Harvesting and Buying Nettle

If you go out to pluck nettle leaves, wear gloves and full sleeves shirt to avoid getting pricked. Use scissors to cut the top section of the plant. (It’s best to harvest young plants as they become more bitter after they mature and start flowering).

If you don’t have fresh nettle growing in your area, you can get it from your local health store or buy dried nettle leaves online.

Taking nettle has certain side effects, you must be aware of

Stinging nettle is a safe herb generally, but there are certain risks you should be aware of:

  1. If you have never used nettle hair rinse, it’s best to do a patch test to make sure you are not allergic or sensitive to the herb.
  2. Also, when you first start taking nettle orally, it may cause an upset stomach in some people. So it’s best to start with a small amount.
  3. Avoid taking nettle internally if you are pregnant. It is thought that this herb may stimulate uterine contractions.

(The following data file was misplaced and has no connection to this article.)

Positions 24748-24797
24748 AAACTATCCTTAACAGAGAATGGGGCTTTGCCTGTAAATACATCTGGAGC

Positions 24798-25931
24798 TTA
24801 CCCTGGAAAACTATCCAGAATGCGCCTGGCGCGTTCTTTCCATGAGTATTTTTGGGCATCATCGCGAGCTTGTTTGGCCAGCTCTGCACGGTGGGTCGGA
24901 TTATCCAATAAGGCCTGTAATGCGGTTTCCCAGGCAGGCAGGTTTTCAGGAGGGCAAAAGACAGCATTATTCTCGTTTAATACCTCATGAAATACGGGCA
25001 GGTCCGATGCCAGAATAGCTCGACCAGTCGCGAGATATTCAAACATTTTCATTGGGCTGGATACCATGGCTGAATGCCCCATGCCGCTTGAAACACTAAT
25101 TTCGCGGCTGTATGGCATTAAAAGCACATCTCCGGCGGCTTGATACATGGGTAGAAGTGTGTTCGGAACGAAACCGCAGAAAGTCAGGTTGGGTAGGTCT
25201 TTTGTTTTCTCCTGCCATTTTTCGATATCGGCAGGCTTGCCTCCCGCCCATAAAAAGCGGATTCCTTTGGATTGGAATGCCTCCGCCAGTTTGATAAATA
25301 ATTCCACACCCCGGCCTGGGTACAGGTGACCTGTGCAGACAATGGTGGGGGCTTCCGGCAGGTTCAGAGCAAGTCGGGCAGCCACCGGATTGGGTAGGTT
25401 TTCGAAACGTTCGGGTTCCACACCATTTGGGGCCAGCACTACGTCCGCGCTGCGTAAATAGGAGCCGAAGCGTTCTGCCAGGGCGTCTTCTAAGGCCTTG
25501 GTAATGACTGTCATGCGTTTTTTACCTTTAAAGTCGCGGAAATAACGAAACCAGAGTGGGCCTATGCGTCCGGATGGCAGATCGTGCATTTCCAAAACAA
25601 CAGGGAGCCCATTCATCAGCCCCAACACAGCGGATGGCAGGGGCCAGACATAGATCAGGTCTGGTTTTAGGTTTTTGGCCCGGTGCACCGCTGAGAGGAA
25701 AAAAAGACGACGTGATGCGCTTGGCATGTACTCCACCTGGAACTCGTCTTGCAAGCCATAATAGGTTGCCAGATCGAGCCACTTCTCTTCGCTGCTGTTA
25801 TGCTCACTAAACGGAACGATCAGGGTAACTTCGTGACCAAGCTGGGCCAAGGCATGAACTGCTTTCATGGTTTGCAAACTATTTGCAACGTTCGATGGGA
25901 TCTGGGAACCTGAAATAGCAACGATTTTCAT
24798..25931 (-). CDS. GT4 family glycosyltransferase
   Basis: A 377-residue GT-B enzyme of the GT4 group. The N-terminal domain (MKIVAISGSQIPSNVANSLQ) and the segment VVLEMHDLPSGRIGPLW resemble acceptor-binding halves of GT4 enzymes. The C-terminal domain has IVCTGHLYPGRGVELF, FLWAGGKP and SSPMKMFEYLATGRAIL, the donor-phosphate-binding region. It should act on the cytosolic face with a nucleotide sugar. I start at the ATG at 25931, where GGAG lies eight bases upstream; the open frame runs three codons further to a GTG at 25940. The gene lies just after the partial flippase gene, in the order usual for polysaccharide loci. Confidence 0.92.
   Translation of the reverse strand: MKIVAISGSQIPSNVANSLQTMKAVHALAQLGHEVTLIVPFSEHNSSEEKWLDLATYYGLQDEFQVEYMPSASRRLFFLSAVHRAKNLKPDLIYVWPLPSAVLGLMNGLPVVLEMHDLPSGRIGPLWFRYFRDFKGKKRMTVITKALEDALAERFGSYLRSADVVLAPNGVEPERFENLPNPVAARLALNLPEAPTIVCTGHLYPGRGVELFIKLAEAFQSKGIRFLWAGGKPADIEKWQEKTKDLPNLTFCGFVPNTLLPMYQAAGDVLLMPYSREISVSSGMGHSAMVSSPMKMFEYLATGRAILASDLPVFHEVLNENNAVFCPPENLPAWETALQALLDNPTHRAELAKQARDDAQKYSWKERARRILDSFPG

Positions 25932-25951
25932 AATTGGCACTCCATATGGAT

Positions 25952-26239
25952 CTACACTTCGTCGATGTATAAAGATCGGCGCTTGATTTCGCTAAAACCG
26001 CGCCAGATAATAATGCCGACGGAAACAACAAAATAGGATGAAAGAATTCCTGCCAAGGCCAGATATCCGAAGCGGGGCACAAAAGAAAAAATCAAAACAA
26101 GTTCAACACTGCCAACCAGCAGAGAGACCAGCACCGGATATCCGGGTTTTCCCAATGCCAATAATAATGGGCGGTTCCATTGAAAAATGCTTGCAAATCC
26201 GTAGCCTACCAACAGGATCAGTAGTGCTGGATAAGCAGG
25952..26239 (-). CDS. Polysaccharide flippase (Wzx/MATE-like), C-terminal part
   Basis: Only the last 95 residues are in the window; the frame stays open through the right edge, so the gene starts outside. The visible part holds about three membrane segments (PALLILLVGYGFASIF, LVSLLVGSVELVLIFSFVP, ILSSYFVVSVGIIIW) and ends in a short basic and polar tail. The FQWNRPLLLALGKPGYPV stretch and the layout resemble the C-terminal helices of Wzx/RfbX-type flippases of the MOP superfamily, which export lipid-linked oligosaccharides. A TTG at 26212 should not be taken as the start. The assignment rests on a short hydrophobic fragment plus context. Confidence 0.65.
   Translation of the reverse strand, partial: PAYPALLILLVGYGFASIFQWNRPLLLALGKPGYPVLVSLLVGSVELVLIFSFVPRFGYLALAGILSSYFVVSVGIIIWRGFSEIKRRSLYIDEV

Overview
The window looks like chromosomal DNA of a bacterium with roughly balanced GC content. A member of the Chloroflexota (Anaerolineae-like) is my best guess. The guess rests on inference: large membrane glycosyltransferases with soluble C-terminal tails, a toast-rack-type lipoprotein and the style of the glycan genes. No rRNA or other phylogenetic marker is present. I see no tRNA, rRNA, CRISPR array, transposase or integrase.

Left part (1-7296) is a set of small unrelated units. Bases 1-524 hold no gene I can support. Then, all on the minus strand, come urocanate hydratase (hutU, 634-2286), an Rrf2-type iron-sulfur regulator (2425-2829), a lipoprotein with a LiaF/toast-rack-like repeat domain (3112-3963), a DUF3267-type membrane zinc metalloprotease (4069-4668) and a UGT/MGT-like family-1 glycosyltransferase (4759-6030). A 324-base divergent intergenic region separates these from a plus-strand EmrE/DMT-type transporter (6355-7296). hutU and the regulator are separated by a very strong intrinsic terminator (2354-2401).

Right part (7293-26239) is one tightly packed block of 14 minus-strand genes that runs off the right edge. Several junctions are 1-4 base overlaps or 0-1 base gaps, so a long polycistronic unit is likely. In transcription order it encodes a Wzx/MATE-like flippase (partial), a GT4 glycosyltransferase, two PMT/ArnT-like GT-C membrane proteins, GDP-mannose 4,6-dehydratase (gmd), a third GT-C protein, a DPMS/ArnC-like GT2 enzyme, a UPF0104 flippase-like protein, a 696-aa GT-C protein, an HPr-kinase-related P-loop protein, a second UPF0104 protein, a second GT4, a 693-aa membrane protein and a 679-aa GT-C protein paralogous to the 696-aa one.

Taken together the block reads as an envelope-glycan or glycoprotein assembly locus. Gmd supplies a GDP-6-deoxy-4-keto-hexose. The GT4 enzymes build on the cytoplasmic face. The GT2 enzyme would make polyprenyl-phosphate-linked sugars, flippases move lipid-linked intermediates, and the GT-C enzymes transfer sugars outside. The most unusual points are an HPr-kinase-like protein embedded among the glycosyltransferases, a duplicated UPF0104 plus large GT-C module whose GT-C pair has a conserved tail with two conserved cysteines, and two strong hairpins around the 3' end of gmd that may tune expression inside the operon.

4. Nettle also interferes with some medications. Consult your healthcare provider if you have a medical condition or take a prescription medication before taking nettle.

That’s it on nettle benefits. Before we end, let’s recap:

  • This amazing herb contains a ton of vitamins, minerals and phytonutrients.
  • It stimulates new hair growth by increasing blood flow to the hair follicles.
  • Nettle can block DHT, the dread hormone that can cause pattern hair loss.
  • You can use it both topically and orally. I would encourage you to start using nettle hair rinse, which is the easiest way to avail its multiple hair benefits.

I don’t know about you, but I am fascinated by what this herb can do. Once you overlook the stings, you can reap tons of hair and health benefits from this amazing herb.

I would like to hear from you…Do you use nettle for your hair? What benefits do you see?

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How to Use Onion Juice for Hair Loss and Alopecia

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nettle for hair growth